Legislation could revamp New Mexico’s downtown areas, economic impact
A bill looking to revitalize New Mexico’s downtown areas is gathering bipartisan steam in the Roundhouse.
PETER RICE: The bill deals with a not incredibly interesting topic, but one that is very important called a "tax increment [finance] district." So, it would essentially allow cities and local governments around New Mexico to draw a line, if they haven't already, but draw a line around areas that are having a tough go of it––economically speaking. They would establish a tax baseline. Basically, whatever they've been collecting, that's off the table, but a percentage of the increase in tax over time would go to these legal creations called Metropolitan Redevelopment Areas (MRAs). MRAs have a pretty wide berth to spend freely and make deals in order to revitalize marginal areas, shall we say, or areas that have been having a tough time.
There's potentially a lot of money at stake here, over a long period of time, which is actually critical. You don't necessarily want to just dump a bunch of money on an area at once. But you do a little bit of money every year for 20 years, potentially, that could be a game changer. Not just in downtown Albuquerque, but in Santa Fe, Las Cruces, small towns like Las Vegas, anywhere where they're having some problems. This is a pretty commonly used tool around the country to get things back on track.
KUNM: If you take a stroll through downtown Albuquerque, I've noticed we're seeing businesses close up shop and go under for a variety of reasons, mainly due to the pandemic. Does it make sense to focus on the same development objectives as before the pandemic? Or do we need to change it up?
RICE: I suspect that people are moving towards changing it up a little bit. I mean, to go way back in history here, the first downtown development theory in Albuquerque, and basically everywhere else, was that you build fairly slowly and in a pretty dense fashion in a pretty small area. And then, World War II comes along, the automobile revolution comes along, and then we have the suburban model. And we make our downtowns not into whole holistic cities with a lot of people living there and doing business, but we make them into the central business districts where people come during the day and then leave at night.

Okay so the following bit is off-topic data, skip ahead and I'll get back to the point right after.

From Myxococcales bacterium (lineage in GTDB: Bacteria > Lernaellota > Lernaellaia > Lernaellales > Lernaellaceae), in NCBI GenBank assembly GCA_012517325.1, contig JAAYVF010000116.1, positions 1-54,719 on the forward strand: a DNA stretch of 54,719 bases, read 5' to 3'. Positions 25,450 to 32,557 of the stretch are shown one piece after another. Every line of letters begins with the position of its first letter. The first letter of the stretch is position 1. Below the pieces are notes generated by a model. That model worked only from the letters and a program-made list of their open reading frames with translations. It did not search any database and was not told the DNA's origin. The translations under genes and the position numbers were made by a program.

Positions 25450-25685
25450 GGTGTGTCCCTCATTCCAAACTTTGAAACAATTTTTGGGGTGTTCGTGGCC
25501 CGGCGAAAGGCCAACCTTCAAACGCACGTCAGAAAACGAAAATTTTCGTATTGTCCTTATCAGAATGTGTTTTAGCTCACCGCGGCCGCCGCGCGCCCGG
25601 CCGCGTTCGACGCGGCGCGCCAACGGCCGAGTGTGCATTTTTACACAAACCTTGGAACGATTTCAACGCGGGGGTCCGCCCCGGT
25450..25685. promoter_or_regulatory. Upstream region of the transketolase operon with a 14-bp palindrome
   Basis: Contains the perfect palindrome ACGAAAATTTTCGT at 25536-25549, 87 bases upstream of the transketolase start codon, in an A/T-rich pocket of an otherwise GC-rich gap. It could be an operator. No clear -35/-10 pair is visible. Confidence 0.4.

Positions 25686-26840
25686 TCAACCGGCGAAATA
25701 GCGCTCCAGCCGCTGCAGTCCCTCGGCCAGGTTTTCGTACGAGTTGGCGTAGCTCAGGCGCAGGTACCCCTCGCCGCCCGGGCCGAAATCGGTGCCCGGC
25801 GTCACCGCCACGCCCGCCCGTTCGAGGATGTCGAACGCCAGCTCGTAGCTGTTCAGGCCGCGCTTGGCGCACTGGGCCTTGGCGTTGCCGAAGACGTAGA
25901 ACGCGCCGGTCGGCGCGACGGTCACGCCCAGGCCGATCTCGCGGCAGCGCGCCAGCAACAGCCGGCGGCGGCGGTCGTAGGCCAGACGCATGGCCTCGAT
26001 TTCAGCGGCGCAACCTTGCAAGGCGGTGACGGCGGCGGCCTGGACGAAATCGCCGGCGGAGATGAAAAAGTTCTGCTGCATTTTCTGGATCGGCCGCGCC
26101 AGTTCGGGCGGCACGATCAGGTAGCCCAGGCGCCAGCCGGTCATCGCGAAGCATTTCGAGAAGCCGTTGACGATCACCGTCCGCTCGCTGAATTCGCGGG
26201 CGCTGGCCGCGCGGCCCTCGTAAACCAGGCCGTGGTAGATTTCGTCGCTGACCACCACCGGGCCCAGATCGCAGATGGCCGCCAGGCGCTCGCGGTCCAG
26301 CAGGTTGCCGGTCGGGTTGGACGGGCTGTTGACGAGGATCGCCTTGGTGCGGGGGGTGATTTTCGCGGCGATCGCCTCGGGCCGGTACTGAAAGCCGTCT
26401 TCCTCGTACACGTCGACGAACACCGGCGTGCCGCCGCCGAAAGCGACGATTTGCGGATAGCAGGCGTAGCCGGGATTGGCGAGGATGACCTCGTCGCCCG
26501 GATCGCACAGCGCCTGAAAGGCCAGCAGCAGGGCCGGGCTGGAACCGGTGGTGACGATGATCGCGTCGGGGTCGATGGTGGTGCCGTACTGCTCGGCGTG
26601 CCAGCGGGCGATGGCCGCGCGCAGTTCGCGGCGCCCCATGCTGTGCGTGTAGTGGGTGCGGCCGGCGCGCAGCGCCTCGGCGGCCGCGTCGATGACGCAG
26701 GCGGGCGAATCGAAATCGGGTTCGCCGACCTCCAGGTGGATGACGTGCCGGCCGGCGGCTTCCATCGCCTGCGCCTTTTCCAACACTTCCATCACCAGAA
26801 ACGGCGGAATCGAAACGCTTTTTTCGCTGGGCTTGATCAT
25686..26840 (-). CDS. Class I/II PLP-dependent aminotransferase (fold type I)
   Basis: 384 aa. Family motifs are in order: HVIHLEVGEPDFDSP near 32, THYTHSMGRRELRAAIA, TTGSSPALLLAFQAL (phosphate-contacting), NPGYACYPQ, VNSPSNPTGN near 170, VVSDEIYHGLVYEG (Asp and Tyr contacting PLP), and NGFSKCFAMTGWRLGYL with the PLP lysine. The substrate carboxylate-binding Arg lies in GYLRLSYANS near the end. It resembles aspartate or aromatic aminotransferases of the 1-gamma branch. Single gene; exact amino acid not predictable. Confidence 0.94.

A lot of people have never really liked that model since it came around after World War II. And I think there's renewed emphasis in this era of remote work, returning to that ideal where more people actually live downtown. That gives you a kind of built in customer base for economic activity and the sort of revitalization that tends to work.
KUNM: Can you elaborate a little bit on how this bill would help other downtown areas? Because, Albuquerque and their downtown is a lot different than Santa Fe's downtown or Las Cruces' downtown. How is this going to help other downtown areas revitalize and become more successful?
RICE: Sure. So what downtown Albuquerque and other downtown areas around the state have in common is that many of them have kind of fallen on hard times. But for a lot of reasons, right? The reason why downtown Las Vegas isn't doing so well is different from how downtown Albuquerque is going. So basically, the legal infrastructure to do revitalization is already there to make things very simple. What's not there is a funding stream, particularly one that lasts for, you know, a fair number of years and is somewhat insulated from the political process. Somewhat insulated from you know, whatever mayor has come along and really wants to revitalize downtown. It will happen after they're gone potentially, as they've written the bill.